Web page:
by Elliot Mincberg, Senior Fellow at People For the American Way
*This piece was originally posted on Medium.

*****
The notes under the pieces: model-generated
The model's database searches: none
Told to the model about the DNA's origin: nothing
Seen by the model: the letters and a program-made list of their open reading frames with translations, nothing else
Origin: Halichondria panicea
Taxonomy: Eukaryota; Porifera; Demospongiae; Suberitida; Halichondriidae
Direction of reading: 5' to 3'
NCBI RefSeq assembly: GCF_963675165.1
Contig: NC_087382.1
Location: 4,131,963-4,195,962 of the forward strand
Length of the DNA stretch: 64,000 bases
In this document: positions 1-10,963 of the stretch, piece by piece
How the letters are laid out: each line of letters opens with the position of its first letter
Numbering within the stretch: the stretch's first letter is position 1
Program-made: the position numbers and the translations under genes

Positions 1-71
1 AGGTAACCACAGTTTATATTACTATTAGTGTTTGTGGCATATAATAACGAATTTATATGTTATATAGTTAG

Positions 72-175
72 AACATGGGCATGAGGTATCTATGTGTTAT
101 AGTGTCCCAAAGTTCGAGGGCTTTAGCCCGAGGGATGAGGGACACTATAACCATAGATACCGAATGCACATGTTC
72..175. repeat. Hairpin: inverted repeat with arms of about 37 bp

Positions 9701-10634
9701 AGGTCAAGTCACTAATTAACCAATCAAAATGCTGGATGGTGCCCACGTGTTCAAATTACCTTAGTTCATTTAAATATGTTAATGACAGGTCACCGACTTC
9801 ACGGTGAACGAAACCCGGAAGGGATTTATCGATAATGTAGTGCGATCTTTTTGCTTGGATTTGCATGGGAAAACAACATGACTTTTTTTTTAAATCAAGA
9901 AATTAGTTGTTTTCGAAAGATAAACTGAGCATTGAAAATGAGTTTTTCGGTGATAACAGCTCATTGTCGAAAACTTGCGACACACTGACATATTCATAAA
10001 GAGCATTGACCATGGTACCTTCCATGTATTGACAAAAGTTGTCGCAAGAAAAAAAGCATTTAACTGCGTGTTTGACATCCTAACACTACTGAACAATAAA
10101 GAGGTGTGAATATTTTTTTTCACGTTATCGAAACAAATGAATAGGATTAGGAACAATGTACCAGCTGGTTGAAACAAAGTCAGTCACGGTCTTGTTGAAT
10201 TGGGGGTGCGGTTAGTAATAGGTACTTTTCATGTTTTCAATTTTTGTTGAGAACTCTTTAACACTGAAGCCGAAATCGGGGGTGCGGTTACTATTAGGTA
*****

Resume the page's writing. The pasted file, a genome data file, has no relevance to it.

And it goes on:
Later this month, the Supreme Court will hear oral arguments in Janus v. AFSCME Council 31, which right-wing activists hope will lead a conservative Court majority to deal a “crushing blow to organized labor.” The case is part of a lengthy effort by labor opponents to get the Supreme Court to overrule the 1977 precedent in Abood v. Detroit Board of Education that public employers can require workers who choose not to join a union to at least pay for the costs of collective bargaining from which they benefit, despite free speech claims to the contrary. The Court split 4–4 on this issue in the Friedrichs case two years ago after the death of Justice Scalia, but anti-union activists hope the addition of the very conservative Justice Gorsuch could push the anti-union cause over the top. A close look at the record in Janus, however, suggests some important differences compared with Friedrichs and other cases that could well result in the preservation of Abood and union workers’ rights.